Orchestra’s Seniors Running Towards Graduation in Senior Night Concert

As night began to fall on Wednesday, May 25, eight close-knit seniors prepared for one of their last high school orchestra concerts. West Potomac’s Orchestra’s 2016 Senior Concert featured music hand-picked by the group, with almost every senior performing either a solo or a duet. The concert quickly proved to be bittersweet not only for the seniors, but for the orchestra as a whole.


From left to right: Jason Vargas, Logan Petkosek, Mikial Boyce, Jessica Masterson, Alex Bailey, Jan Saraum, Revathi Mohan, and Michelle St. John
From left to right: Jason Vargas, Logan Petkosek, Mikial Boyce, Jessica Masterson, Alex Bailey, Jan Saraum, Revathi Mohan, and Michelle St. John

“One of the biggest things I’ve gotten from orchestra has been the sense of community in it,” said senior Alex Bailey, who will be attending Hollins University in the fall. She plays the violin. “I’ll miss having the opportunity to play…with my friends multiple times a week.”


For her solo, Bailey chose to play Johann Pachelbel’s Canon in D, with the rest of the seniors in the background. “[Canon in D is] one of my mom’s favorite songs to play on the piano so I wanted to honor her with that, but I also think it’s really beautiful and [I have] always wanted the opportunity to play it…I’m so happy all of the seniors got to play it with me, it was the best outcome I could have asked for.”


Bailey thanked orchestra teacher Mrs. Day, who started at West Potomac when the seniors were all freshmen.


“Shoutout to Mrs. Day for being an amazing teacher and conductor. Being able toimg_6237 grow as a violinist individually and as a whole orchestra with her has been an experience I’ll never forget.”


Jan Saraum, who plays the violin, dedicated her solo to her friends in orchestra. Saraum will be attending Virginia Tech in the fall to pursue an engineering degree.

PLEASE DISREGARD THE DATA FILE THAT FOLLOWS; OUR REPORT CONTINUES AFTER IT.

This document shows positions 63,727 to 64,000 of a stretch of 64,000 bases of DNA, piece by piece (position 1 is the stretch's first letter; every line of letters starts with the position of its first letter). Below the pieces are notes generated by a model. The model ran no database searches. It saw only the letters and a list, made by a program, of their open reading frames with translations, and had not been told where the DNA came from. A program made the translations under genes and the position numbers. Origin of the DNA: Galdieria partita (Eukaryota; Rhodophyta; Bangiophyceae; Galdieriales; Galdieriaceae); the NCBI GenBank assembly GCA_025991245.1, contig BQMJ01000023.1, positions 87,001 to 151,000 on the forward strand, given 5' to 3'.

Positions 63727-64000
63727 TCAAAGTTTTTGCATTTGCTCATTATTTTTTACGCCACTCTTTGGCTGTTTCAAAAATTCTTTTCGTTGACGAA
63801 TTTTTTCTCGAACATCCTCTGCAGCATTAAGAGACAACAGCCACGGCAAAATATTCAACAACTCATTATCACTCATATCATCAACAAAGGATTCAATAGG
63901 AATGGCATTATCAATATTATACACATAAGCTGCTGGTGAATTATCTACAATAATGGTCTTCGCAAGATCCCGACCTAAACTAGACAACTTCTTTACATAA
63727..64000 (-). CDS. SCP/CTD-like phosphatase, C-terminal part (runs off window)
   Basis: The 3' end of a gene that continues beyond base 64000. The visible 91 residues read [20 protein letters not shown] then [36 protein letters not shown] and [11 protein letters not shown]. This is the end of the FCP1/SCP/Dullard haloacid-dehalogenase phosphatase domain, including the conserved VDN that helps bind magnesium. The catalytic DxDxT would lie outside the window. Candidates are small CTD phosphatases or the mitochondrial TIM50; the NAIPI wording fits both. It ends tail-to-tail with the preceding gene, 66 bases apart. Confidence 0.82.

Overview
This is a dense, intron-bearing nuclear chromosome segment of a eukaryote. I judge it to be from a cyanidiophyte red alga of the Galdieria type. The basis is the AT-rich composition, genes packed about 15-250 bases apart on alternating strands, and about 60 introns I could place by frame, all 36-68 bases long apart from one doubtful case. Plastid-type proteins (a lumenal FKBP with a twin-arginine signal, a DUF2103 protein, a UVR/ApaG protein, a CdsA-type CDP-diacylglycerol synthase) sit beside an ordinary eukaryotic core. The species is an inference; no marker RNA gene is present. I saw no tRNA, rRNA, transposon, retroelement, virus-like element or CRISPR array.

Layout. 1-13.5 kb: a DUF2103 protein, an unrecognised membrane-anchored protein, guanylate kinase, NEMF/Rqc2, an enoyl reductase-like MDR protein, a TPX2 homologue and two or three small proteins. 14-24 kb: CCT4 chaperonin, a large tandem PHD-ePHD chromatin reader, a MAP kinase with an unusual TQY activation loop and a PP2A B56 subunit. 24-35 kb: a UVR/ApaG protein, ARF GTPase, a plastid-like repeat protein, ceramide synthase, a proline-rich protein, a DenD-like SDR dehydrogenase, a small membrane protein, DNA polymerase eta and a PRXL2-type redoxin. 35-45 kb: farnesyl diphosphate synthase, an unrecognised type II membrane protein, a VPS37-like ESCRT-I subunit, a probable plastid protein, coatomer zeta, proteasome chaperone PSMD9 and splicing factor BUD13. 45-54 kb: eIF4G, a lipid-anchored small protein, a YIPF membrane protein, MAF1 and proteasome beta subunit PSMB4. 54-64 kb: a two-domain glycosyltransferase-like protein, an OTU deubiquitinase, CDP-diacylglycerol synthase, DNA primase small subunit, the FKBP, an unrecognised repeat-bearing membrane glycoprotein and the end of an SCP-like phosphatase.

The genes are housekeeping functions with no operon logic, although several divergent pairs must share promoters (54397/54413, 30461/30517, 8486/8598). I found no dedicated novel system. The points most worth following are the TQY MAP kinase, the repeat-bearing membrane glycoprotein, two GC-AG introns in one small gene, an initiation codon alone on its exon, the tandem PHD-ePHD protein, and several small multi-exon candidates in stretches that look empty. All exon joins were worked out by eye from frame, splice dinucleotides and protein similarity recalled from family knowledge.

“I chose to perform “Long Live” by Taylor Swift [using vocals and on the ukulele] because I thought it was the best fitting song…because we’ve accomplished so much and have this shared experience together,” Saraum said. “A lot of us have been friends since the 7th grade because of orchestra too. I also tried really hard not to cry, but seeing their reaction while singing just hit me. I kept telling myself to keep it together since my voice was shaking the entire time, but I think that made the performance more intimate and emotional.”


Michelle St. John, who will be attending the University of South Carolina to study biology, chose to perform Concerto No. 5 1st Movement by Mozart as a challenging last piece.


After the concert.
After the concert.

“I liked the feel of [the song],” St. John said, who plays the violin. “I actually didn’t start out thinking I was going to play it, but I’m glad I did because it really challenged me to push myself. It is a classic piece anyone can enjoy.”


Jason Vargas, who will be attending the College of William and Mary in the fall, also chose a piece he strongly enjoyed.